According to Krediidiinfo AS, around 87,000 Estonians had a long-term debt last month, that is, they have been unable to clear the outstanding balance within the last 12 months. Household Finance and Consumption Survey indicates that many adults lack basic financial skills.
Alar Jäger, Krediidiinfo's Deputy Director, told ERR radio news that the majority of the outstanding debts are small, a few thousand euros in average, although he knows of more severe cases where debtors have lost their homes.
Triin Messimas from the Estonian Banking Association said that the basic mistake that people make in the day-to-day running of their financial affairs is not planning ahead. She named little income and difficulties in covering even daily expenses at the end of the month as the main excuses people usually make for not saving up.
At the same time, most people agree that they should budget and save. "The problem is that they have the relevant knowledge, but no habits or experience to go with it," she said.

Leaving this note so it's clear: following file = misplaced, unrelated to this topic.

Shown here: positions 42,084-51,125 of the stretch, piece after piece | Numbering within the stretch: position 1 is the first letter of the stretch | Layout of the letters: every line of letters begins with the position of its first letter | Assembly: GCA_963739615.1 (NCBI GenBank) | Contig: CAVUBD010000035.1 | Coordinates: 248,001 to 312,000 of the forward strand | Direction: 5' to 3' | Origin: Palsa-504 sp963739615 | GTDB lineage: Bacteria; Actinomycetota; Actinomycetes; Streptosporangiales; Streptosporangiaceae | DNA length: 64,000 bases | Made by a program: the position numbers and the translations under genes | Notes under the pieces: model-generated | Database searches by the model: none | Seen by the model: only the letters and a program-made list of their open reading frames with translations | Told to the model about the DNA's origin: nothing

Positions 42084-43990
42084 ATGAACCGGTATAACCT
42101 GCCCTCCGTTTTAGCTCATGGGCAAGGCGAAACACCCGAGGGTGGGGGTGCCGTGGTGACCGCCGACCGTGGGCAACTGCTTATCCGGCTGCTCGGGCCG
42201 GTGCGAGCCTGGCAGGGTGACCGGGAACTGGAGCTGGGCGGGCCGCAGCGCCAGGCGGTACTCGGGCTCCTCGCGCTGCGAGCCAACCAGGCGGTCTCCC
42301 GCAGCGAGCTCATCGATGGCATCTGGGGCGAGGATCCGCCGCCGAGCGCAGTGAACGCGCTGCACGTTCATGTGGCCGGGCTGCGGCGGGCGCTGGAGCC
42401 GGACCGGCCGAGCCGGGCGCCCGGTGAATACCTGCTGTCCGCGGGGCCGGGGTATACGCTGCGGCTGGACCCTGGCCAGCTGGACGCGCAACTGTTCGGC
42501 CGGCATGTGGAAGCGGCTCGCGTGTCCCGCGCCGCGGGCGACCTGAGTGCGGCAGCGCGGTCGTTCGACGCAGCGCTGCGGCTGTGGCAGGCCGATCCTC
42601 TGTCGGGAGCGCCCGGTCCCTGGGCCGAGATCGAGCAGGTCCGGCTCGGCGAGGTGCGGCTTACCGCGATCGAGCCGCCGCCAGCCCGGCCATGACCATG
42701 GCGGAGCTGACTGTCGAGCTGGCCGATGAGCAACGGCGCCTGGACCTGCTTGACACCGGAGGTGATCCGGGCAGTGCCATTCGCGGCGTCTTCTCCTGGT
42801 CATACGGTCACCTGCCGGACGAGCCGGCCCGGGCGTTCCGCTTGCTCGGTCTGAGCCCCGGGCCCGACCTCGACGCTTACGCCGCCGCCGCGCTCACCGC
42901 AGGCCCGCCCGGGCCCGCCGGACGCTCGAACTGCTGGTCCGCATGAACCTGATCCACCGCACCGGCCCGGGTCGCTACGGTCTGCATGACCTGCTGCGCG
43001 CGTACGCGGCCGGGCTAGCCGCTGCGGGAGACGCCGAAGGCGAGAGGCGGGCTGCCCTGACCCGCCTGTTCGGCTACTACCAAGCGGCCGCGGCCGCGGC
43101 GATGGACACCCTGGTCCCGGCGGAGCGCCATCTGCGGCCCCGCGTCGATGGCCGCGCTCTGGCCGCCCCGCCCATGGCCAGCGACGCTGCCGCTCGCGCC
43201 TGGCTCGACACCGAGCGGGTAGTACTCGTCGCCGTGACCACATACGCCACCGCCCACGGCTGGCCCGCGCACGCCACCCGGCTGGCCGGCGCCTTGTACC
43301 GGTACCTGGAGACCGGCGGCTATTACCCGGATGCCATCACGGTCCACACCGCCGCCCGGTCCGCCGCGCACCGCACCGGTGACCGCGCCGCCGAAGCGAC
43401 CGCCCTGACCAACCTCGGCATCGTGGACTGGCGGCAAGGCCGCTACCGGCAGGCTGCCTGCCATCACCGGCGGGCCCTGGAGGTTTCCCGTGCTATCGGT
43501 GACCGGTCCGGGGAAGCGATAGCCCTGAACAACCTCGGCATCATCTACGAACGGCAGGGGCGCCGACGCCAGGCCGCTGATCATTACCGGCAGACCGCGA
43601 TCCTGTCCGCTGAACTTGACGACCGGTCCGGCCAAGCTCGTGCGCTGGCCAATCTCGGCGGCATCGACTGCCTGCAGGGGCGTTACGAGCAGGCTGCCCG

Although last PISA test showed that Estonian pupils have good financial literacy skills, there will always be people out there whose attitudes no amount of lessons or campaigns can change, Jäger said.
"We have observed those processes in the European countries and it is unfortunately the case that about 2 to 3 percent of all people are unable to adequately assess their financial commitments," he said. This means that many people, when they reach adulthood, take on financial obligations that they are unable to fulfill.